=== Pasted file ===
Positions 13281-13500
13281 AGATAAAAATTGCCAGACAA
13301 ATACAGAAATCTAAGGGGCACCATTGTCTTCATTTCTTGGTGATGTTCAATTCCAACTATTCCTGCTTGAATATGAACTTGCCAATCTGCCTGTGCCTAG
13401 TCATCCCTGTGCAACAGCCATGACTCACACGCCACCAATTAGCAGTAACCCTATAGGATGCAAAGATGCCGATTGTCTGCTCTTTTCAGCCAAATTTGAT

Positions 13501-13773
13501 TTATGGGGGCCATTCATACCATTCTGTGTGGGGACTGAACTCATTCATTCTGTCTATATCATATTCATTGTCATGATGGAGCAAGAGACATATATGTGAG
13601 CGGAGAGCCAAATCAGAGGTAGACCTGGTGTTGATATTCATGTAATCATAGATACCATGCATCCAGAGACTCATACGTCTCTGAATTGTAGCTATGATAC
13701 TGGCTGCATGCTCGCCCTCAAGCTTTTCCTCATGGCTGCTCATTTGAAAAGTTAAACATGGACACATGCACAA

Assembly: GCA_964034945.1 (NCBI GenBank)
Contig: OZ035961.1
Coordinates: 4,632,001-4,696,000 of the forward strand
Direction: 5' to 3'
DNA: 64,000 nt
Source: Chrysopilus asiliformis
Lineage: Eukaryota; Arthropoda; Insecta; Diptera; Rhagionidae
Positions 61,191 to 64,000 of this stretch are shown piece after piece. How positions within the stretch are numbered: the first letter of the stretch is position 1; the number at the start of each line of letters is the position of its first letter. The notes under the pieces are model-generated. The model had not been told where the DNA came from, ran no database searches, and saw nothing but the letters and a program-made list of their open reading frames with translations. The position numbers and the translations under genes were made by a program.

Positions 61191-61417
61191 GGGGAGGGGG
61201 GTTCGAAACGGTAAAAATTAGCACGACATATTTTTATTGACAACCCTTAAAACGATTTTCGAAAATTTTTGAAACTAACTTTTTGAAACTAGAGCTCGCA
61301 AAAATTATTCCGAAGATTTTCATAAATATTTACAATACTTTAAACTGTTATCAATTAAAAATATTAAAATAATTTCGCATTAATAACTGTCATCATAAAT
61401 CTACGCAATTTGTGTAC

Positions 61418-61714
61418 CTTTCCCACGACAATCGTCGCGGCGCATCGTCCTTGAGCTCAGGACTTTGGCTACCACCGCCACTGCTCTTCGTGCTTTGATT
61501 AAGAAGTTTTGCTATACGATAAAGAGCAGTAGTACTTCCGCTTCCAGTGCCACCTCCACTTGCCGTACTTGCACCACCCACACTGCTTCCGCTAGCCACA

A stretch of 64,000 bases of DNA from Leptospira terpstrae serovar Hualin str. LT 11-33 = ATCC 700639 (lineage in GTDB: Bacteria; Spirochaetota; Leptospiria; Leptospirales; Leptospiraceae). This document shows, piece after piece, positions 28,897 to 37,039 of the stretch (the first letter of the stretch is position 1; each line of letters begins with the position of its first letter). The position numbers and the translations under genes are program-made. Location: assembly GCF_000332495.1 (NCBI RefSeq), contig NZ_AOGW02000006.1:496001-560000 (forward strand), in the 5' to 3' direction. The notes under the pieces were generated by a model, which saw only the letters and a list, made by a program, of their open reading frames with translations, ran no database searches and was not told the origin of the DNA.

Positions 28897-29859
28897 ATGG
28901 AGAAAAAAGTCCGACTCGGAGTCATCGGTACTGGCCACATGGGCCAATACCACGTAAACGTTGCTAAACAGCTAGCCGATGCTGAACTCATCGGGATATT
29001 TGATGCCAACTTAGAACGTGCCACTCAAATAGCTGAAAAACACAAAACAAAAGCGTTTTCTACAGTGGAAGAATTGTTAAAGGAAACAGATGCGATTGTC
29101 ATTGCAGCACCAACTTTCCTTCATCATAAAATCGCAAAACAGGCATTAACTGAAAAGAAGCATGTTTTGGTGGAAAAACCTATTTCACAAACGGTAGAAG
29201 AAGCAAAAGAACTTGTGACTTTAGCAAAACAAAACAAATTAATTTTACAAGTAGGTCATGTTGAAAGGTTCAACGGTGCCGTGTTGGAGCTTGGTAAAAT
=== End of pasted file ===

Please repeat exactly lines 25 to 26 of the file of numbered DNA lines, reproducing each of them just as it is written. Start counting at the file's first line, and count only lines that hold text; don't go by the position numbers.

A stretch of 64,000 bases of DNA from Leptospira terpstrae serovar Hualin str. LT 11-33 = ATCC 700639 (lineage in GTDB: Bacteria; Spirochaetota; Leptospiria; Leptospirales; Leptospiraceae). This document shows, piece after piece, positions 28,897 to 37,039 of the stretch (the first letter of the stretch is position 1; each line of letters begins with the position of its first letter). The position numbers and the translations under genes are program-made. Location: assembly GCF_000332495.1 (NCBI RefSeq), contig NZ_AOGW02000006.1:496001-560000 (forward strand), in the 5' to 3' direction. The notes under the pieces were generated by a model, which saw only the letters and a list, made by a program, of their open reading frames with translations, ran no database searches and was not told the origin of the DNA.

Positions 28897-29859